This book was intense. It told of the horrors this Jewish family and their friends had to endure in Poland. Overall it has a good message, but Clara Kramer tells it how it was - and the truth is sickening. This book is not for everyone, but I am glad I read it. I'd love to go to the museum in DC and see her diary from that time.
5 - Writing Style (Well done.)
5 - Kept me Awake at Night Reading (Yes, but it was pretty intense. I found myself needing to take breaks from it.)
5 - Good Discussion Book
Birgitte Bach
Rystende beskrivelse af det helvede Clara måtte igennem for at overleve den intensive og brutale Holocaust nazisterne satte i gang. Det er en skrækkelig beretning, men det er så vigtig at historierne bliver fortalte, så vi aldrig glemmer!

There were 5000 Jews in Zolkiew, Poland before WWII and just 50 survivors afterwards. Of those, all soon left because of pogroms and discrimination.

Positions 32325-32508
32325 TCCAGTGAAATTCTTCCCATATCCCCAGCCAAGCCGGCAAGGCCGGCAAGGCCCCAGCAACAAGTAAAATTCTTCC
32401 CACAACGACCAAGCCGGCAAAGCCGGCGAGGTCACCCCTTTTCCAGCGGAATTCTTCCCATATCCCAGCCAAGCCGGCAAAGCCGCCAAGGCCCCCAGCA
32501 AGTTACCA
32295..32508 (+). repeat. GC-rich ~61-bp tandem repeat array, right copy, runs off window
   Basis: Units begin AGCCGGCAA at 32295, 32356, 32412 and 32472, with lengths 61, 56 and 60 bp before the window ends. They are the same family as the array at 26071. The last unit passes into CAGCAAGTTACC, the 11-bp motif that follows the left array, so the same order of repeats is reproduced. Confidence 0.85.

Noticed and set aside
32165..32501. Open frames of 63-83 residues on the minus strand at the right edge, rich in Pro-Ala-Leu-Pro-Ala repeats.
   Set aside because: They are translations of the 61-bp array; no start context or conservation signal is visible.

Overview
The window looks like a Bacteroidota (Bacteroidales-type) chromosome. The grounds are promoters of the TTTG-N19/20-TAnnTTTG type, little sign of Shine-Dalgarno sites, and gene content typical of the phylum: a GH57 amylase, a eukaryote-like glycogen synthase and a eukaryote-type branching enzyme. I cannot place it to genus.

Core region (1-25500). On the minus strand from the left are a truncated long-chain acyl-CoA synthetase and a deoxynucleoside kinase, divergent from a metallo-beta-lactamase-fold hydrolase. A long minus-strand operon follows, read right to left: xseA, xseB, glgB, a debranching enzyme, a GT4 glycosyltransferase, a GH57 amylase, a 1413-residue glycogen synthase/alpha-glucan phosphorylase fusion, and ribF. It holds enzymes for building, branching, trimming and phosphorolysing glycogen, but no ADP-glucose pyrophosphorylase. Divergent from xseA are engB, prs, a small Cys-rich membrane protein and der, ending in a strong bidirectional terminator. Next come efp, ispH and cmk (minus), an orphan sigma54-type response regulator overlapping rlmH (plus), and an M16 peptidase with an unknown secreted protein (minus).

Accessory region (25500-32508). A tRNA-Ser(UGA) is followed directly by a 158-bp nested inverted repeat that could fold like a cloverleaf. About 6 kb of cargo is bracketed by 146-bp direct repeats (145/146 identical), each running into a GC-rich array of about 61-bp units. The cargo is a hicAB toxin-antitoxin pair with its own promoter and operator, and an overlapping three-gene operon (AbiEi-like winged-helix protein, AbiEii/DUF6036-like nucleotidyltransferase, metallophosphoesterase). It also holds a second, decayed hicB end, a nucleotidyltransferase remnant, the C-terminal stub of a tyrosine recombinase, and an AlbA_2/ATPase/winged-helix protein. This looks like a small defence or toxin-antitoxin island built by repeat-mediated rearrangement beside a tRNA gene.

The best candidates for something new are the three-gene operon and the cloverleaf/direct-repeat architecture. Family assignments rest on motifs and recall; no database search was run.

Clara and her family were among 18 persons who spent up to 18 months in a small bunker under the home of a very brave German spy who worked for the local police and withstood unspeakable odds to keep his charges safe. Clara documented this experience in a diary, now in the U.S. Holocaust Museum. This book is written from her diaries and interviews w
Ann Riley
This review has been hidden because it contains spoilers. To view it, click here.
Laura W
This is one of those books that I hesitate to rate. I mean, the author, is just telling what happened to her and her side of the Holocaust and WWII. I was thinking about doing a discussion post and even started writing one, but then I couldn't think of anything to say. I mean, all I could think of was 'the Holocaust was bad' and 'this book definitely portrays that'. Which isn't much of a discussion post at all. So I've resigned myself to a review in the hopes I can emphasize enough that no matte ...more
For some reason I am somewhat addicted to WWII survival stories and loved this one. Clara Kramer, a young teen at the time, kept diaries during their time in "the bunker" and this memoir is based upon those diaries and her recollections. Clara, her family and eventually 3 other families spent more than 18 months living in a crawl space under the home of a "righteous Christian family." This righteous Christian man was also a self proclaimed anti-Semite, a drunkard, and a philanderer who selects o ...more